Survey: Rural communities welcome planning shake-up

Giving parish and town councils and local people more say on planning proposals in their area will be good for rural communities, suggests a survey.

Almost three-quarters of respondents said communities would benefit from proposals to introduce statutory neighbourhood planning.

The study was carried out on behalf of the Rural Services Network by research consultants Brian Wilson Associates.

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While respondents from all groups questioned were broadly positive, responses from larger rural communities were most likely to be so.

Two-thirds of respondents thought it would be important for their area to prepare a neighbourhood plan in future.

Yet even more saw it as important for their area to engage in traditional ways with the planning system – commenting on the principal authority’s draft Local Plan and on individual planning applications.

Rural Services Network chief executive Graham Biggs said: “Communities responding to the survey felt neighbourhood planning would give local people more opportunity to have a say in planning matters.”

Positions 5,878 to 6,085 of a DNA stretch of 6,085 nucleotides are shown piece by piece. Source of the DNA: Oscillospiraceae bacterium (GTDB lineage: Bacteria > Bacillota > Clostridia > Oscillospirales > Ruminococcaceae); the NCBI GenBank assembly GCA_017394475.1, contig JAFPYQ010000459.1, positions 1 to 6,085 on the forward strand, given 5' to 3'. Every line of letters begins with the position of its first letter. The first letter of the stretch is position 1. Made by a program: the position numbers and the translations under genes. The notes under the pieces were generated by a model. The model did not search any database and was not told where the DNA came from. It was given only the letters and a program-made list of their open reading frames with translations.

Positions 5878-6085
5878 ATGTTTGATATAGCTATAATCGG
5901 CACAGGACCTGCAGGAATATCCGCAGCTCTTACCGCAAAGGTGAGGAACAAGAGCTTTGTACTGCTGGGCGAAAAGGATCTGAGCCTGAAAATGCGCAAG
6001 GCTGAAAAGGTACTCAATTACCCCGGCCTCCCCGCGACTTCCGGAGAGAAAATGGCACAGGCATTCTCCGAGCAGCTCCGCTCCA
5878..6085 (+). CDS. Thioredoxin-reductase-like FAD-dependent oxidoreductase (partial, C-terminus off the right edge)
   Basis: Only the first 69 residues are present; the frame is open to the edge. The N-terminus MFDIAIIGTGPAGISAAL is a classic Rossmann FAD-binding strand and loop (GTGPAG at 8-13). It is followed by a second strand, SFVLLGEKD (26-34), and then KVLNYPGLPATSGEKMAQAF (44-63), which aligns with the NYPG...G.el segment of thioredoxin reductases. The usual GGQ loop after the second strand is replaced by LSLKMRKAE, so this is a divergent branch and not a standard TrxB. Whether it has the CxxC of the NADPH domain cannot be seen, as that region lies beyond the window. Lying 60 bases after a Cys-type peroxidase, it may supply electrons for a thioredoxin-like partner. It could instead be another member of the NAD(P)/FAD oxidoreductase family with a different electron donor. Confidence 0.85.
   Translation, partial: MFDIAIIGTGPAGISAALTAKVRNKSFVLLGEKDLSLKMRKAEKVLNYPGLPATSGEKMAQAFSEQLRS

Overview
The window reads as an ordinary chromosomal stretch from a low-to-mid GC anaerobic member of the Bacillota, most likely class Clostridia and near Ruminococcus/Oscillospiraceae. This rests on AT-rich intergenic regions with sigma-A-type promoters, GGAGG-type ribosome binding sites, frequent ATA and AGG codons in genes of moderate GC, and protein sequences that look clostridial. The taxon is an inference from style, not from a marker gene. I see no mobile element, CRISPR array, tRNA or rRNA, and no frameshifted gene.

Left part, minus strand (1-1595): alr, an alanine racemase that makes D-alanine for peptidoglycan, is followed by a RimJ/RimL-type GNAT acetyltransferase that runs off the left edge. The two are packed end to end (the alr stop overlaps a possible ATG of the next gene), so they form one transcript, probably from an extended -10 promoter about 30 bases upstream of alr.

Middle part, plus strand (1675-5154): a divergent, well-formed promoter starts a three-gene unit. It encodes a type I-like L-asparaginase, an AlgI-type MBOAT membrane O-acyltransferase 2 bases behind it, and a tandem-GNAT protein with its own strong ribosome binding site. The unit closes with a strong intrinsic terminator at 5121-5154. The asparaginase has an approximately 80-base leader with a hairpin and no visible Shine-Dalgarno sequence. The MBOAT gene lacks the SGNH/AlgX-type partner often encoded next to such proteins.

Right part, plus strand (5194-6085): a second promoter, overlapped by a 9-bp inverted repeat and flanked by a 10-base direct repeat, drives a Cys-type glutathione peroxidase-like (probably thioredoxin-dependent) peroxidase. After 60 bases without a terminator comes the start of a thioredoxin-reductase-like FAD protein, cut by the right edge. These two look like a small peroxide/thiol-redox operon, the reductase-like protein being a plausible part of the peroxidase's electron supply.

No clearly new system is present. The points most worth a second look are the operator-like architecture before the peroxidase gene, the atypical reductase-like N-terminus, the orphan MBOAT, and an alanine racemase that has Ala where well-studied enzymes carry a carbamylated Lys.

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Mr Biggs added: “In turn, they felt this would give them more say in the way their area developed. Many felt there was less chance developments would – as they saw it – be imposed on them.”

There were a variety of dislikes with the neighbourhood planning proposals, but those most often mentioned were the expected cost and workload.

This was a particular concern for smaller local (parish) councils.

Another common theme came from those respondents who said they didn’t believe anything much would change or that power really would devolve

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Designating valued local green space for protection was the thing most respondents would like to do (87 per cent)

However, most of those wanting to protect green space also wanted to plan for some development. Over two-thirds also wanted to lay down design criteria for future development and designate sites for affordable housing.

Designating sites for employment use and community facilities was more popular with larger rural communities.

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